Gates, R. N., J. G. Lee, H. Laks, D. C. Drinkwater, E. Rhudis, A. S. Aharon, J. Y. Chung and P. A. Chang. Evidence of improved microvascular perfusion when using antegrade and retrograde cardioplegia. Annals Of Thoracic Surgery. 62:1388-1391, 1996.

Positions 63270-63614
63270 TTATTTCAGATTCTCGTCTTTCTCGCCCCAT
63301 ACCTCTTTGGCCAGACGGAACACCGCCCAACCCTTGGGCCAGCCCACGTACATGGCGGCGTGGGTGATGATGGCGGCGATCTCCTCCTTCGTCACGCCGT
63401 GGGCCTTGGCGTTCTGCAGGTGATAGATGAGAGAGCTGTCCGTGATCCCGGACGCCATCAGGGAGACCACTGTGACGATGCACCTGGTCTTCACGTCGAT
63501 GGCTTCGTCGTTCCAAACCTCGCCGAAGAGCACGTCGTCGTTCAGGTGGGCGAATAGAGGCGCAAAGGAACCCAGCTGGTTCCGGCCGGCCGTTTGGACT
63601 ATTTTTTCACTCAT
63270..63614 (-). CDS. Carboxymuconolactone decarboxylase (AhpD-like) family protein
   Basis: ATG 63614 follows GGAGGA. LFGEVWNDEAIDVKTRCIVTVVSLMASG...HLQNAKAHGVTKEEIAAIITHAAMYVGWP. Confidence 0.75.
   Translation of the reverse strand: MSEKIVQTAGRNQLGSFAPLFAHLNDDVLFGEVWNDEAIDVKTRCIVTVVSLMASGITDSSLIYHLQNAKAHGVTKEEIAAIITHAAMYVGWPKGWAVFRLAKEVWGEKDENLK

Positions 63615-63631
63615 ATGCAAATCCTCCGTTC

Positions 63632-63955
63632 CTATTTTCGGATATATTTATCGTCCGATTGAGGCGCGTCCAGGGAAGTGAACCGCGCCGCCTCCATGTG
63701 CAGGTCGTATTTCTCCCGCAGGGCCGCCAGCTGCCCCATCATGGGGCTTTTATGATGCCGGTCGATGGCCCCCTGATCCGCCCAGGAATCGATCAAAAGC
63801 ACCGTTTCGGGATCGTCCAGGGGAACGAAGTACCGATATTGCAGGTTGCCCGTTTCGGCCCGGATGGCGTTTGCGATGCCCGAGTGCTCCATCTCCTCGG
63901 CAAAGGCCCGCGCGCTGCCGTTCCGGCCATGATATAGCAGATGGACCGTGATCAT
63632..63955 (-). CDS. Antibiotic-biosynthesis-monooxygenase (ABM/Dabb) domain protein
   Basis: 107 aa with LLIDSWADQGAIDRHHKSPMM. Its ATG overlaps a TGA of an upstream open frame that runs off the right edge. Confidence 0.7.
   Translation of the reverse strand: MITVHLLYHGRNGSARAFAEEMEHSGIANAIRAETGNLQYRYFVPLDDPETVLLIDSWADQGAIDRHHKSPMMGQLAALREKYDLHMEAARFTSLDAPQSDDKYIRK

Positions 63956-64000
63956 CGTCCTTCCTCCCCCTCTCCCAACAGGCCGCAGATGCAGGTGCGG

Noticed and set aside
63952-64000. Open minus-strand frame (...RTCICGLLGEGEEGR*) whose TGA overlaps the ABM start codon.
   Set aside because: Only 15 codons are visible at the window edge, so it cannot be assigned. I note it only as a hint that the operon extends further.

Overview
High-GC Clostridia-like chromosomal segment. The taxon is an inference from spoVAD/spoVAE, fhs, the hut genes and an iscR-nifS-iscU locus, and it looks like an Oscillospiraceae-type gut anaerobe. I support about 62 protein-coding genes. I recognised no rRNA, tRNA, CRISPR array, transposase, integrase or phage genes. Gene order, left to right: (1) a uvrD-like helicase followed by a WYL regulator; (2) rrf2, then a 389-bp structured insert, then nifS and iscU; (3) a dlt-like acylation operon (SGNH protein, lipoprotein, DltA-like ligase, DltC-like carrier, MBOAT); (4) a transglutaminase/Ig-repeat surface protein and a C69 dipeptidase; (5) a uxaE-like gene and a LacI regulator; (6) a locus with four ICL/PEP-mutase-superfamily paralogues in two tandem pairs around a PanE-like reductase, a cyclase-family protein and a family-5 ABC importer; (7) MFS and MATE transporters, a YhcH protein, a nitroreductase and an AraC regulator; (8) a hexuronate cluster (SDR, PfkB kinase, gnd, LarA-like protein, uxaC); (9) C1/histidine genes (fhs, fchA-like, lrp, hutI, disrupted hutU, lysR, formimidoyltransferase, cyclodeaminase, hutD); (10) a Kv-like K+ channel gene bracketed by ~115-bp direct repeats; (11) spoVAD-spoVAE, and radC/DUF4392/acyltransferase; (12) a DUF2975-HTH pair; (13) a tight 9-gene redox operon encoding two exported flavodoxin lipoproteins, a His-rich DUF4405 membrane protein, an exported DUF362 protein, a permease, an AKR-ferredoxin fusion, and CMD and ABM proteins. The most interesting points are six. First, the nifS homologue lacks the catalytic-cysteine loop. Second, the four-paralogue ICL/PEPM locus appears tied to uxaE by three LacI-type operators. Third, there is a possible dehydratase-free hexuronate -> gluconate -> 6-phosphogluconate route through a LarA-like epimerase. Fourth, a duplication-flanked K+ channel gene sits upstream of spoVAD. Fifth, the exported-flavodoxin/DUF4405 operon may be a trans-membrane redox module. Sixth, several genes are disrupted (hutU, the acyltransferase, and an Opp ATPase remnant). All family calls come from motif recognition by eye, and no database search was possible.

Background. The maximum degree of microvascular distribution of cardioplegic solution is considered important to achieve optimum myocardial protection. This study attempts to demonstrate that the addition of retrograde cardioplegia to antegrade cardioplegia improves overall microvascular perfusion. Methods. Explanted human hearts (n = 6) were treated with cold cardioplegic arrest and bicaval cardiectomy. Blood cardioplegia (37 degrees C) containing colored microspheres (color A for antegrade, color B for retrograde) was simultaneously infused antegrade at a pressure of 80 mm Hg and retrograde at a pressure of 40 mm Hg for 2 minutes. The ventricular myocardium was then sampled at three sites to determine absolute and relative cardioplegic microvascular flow. Results. Of the total microvascular capillary flow, 27% to 32% was found to be the contribution of retrogradely delivered cardioplegia. Conclusions. Despite being delivered simultaneously and at a lower pressure, retrograde cardioplegia contributed substantially to overall microvascular perfusion. This suggests that antegrade cardioplegia alone does not perfuse all available myocardial capillaries and that the addition of retrograde cardioplegia enhances overall microvascular distribution and perfusion.